Why do people of older age seem so incapable of transformation? What circumstances and settings can unleash irresistible forces of change upon human passerbys, regardless of their age?
Conjure up those transformative forces. Aim them at persons of advanced age, entrenched habits and deeply-rooted fears. Throw in the wondrous catalyst of an ancient culture (suffused with modernity) where life is considered a privilege and an (almost) endless journey. You now have the plot of The Best Exotic Marigold Hotel.
You can go to this film and bear witness, but remember the Indian expression: "Everything will be all right in the end. So if it is not all right, it is not yet the end."
Seven Brits -- one couple and five singles -- facing retirement conclude their finances cannot meet the monthly costs of the comfort they seek in their dotage (with one notable exception, whose motives unfold as the story is told). Their paths collide in Jaipur, once home to Rajasthan rulers, at the hotel that proclaims blissful, and affordable, premises in a distant and exotic world.
This film glories in its world-class cast. These are actors whose own personal lives embody the movie's message that youthfulness need not be confined to the young: Dame Judi Dench as Evelyn, recently bereaved and on her own for the first time in her long, sheltered life; Tom Wilkinson as Graham, who has peremptorily left his seat as a high court judge to return to where he came of age; Maggie Smith as Muriel, the cranky, discarded housekeeper who could not tolerate the six month National Health Service queue for a new hip that could be done right off by contracted Indian doctors and then rehabilitate at a "resort"; Bill Nighy and Penelope Wilton as married couple Douglas and Jean, in the desolate winter of a loveless marriage; and Celia Imrie as Madge and Ronald Pickup as Norman, fellow lonely travelers in a world inhospitable to elders. This is an amazing ensemble of master actors.
Remember the boy who literally took the leap into excrement en route to ecstasy in Slumdog Millionaire, played by Dev Patel as the young game show contestant? This ebullient actor welcomes the magnificent seven to his hotel, where he is manager and about everything else in a place built on dreams. His business model is to "vendor out" services for those the rest of the world has in excess and wishes to be rid of, like the elderly. His energy is uplifting, but his hotel is a dump.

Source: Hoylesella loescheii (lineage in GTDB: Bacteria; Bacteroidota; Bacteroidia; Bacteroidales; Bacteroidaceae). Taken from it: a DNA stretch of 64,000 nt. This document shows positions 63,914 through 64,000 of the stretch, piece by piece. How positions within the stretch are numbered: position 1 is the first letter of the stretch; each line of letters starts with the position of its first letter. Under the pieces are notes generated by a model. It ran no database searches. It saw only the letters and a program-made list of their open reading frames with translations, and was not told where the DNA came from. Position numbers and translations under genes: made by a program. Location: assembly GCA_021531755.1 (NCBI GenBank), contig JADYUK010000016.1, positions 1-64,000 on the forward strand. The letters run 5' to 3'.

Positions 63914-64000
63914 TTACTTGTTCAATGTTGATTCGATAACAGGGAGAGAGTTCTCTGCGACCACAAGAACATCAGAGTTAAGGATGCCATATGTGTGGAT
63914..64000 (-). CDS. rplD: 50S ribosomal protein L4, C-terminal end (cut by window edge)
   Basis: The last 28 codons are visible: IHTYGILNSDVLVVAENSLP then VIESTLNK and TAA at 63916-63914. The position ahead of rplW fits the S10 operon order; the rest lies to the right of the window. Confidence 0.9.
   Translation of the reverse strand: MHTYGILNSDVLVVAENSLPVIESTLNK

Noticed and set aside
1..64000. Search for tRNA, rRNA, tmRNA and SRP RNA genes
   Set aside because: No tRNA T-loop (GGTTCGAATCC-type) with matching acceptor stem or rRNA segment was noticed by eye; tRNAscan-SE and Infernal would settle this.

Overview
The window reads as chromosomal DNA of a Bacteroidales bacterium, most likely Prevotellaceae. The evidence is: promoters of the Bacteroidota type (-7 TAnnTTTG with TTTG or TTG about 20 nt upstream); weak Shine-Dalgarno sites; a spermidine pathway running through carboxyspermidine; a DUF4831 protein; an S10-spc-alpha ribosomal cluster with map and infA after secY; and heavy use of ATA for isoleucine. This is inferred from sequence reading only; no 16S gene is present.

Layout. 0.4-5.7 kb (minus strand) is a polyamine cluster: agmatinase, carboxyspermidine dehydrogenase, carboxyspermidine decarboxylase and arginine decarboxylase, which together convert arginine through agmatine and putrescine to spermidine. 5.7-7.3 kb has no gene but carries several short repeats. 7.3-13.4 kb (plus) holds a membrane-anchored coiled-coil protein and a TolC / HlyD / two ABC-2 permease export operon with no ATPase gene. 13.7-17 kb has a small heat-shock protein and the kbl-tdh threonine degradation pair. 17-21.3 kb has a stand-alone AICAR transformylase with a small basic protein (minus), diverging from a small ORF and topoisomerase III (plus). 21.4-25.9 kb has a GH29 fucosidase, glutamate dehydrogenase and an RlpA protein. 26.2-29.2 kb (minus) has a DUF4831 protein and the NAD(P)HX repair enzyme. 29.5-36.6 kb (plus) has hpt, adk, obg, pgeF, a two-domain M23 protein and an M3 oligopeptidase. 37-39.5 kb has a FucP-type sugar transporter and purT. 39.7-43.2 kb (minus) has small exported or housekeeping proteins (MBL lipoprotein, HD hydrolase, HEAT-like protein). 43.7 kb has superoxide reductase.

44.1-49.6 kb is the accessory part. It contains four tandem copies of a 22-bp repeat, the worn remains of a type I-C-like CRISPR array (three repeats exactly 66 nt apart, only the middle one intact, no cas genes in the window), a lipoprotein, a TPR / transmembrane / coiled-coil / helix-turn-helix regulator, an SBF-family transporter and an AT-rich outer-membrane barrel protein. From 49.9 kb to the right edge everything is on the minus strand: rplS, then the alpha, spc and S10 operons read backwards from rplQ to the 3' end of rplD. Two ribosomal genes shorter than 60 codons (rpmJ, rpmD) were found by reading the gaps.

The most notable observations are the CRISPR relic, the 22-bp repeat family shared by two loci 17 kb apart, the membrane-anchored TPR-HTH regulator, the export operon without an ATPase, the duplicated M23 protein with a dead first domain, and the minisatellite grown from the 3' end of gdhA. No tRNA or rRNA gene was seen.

Upon their arrival at the Best Marigold, this proper group of despairing characters faces the brutal existential question of whether this is the sorry end of their lives. But they are not dead yet! They dare to pursue the ageless quest of reviving broken bodies and spirits -- just like The Best Exotic Marigold Hotel also needs to do with its crumbling buildings and unsettled ancestral ghosts.
Under the crisp direction of John Madden, the cast takes us on a transformative journey. Madden has mastered the stage (the Pulitzer winning Proof), but his string of Hollywood films has yet to break the Oscar barrier, despite his ample employment of Oscar-winning stars. His directing in this film skirted with schmaltzy but, for me, never seriously crossed the line. This movie makes for smiles amidst tears.
This film was co-produced by Participant Media ("company with a conscience") that recently gave us The Help, Contagion, and, in the past, An Inconvenient Truth, Syriana, The Soloist, and dozens of socially-laced films. Each of their films is accompanied by a social action campaign: Participant's mission with The Best Exotic Marigold Hotel is to stimulate seniors to continued lives of adventure and contribution. As someone old enough for Medicare, I am all for that.
Will the film appeal to more than a grey-haired, achy population of seniors? I suppose it needs to for box office success. But as they say at The Best Exotic Marigold Hotel "... real failure is failure to try."
The opinions expressed here are solely mine as a psychiatrist and public health advocate. I receive no support from any pharmaceutical or device company.
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